Durable goods industries include wood products; non-metallic mineral products; primary metals; fabricated metal products; machinery; computer and electronic products; electrical equipment, appliances and components; transportation equipment; furniture and related products; and miscellaneous manufacturing.
For the aerospace and shipbuilding industries, the value of production is used instead of the value of sales of goods manufactured. The value of production is calculated by adjusting monthly sales of goods manufactured by the monthly change in inventories of goods in process and finished products manufactured. The value of production is used because of the extended period of time that it normally takes to manufacture products in these industries.
Unfilled orders are a stock of orders that will contribute to future sales, assuming that the orders are not cancelled.
New orders are those received, whether sold in the current month or not. New orders are measured as the sum of sales for the current month plus the change in unfilled orders from the previous month to the current month.
Manufacturers reporting sales, inventories and unfilled orders in US dollars
Some Canadian manufacturers report sales, inventories and unfilled orders in US dollars. These data are then converted to Canadian dollars as part of the data production cycle.
For sales, based on the assumption that they occur throughout the month, the average monthly exchange rate for the reference month established by the Bank of Canada is used for the conversion. The monthly average exchange rate is available in table 33-10-0163-01. Inventories and unfilled orders are reported at the end of the reference period. For most respondents, the daily average exchange rate on the last working day of the month is used for the conversion of these variables.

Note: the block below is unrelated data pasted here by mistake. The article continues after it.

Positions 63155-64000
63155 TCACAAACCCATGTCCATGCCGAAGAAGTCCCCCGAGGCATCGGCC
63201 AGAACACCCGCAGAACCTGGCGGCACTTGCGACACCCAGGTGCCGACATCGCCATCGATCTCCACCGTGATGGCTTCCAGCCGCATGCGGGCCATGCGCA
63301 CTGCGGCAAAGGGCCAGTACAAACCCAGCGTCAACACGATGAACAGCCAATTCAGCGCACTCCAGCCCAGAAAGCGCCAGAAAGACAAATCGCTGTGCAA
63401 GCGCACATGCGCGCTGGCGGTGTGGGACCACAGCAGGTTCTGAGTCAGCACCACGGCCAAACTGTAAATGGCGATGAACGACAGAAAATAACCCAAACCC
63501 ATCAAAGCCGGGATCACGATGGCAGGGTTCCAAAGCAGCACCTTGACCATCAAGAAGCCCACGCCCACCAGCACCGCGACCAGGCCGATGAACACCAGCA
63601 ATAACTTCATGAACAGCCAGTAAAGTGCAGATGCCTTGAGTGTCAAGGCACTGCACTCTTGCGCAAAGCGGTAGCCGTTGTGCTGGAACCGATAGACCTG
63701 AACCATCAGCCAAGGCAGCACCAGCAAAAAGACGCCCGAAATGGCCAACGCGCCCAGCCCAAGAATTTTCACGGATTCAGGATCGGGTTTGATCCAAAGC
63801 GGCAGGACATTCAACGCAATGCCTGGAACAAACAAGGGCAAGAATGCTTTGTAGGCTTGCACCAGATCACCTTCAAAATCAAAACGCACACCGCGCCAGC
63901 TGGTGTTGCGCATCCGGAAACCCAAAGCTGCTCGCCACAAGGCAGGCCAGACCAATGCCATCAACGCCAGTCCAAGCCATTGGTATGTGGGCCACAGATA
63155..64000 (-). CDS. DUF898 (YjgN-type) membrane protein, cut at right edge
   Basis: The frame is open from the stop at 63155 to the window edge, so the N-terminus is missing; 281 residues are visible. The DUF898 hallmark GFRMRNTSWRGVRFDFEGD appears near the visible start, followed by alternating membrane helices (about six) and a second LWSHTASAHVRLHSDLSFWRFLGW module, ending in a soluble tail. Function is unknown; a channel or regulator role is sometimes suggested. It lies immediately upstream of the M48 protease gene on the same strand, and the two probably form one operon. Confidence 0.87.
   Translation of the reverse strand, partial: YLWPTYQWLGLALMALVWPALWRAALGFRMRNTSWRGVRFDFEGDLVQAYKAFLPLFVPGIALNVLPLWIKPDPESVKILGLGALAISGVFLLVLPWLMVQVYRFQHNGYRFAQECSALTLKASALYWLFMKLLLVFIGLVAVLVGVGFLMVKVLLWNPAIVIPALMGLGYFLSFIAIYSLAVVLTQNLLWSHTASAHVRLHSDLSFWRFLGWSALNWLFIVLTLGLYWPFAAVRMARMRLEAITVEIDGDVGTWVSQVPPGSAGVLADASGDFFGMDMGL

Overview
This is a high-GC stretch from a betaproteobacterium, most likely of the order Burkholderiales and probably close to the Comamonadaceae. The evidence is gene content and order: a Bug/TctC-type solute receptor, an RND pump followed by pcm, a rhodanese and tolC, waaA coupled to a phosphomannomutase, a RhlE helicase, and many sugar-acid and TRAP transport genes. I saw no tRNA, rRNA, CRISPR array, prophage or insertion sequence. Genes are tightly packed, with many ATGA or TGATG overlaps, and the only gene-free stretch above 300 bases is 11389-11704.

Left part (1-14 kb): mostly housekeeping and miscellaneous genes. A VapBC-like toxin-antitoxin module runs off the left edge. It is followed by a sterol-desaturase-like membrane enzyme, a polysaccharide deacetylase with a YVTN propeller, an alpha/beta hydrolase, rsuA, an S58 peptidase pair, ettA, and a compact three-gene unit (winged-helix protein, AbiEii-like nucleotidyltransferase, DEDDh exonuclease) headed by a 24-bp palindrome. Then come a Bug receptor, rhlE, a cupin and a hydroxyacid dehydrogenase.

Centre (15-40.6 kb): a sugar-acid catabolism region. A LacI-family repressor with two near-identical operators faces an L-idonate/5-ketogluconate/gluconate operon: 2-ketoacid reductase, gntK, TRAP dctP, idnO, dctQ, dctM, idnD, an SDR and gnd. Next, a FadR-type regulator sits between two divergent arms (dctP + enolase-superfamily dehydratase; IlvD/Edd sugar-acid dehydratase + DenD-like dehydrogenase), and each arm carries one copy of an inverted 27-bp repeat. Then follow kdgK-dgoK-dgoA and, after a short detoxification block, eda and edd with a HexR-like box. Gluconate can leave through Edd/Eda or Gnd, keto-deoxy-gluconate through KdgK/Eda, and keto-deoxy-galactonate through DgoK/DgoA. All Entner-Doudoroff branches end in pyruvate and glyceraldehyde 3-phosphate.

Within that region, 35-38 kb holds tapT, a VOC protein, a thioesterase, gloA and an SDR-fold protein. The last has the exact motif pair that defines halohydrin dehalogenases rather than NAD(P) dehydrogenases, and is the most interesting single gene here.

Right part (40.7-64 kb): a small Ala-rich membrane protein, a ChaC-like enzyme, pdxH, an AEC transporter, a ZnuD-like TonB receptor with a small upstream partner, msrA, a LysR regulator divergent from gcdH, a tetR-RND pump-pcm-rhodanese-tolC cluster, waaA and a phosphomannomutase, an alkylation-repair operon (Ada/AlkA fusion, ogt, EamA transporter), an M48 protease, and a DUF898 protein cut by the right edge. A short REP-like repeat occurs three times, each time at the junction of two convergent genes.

However, some manufacturers choose to report their data as of a day other than the last working day of the month. In these instances, the daily average exchange rate on the day selected by the respondent is used. Note that because of exchange rate fluctuations, the daily average exchange rate on the day selected by the respondent can differ from both the exchange rate on the last working day of the month and the monthly average exchange rate. Daily average exchange rate data are available in table 33-10-0036-01.
Each month, the Monthly Survey of Manufacturing releases preliminary data for the reference month and revised data for the previous three months. Revisions are made to reflect new information provided by respondents and updates to administrative data.
Once a year, a revision project is undertaken to revise multiple years of data.
Real-time data tables
Real-time data tables 16-10-0118-01, 16-10-0119-01, 16-10-0014-01 and 16-10-0015-01 will be updated on December 22.
Data from the Monthly Survey of Manufacturing for November 2022 will be released on January 16, 2023.
For more information, or to enquire about the concepts, methods or data quality of this release, contact us (toll-free 1-800-263-1136; 514-283-8300; email@example.com) or Media Relations (firstname.lastname@example.org).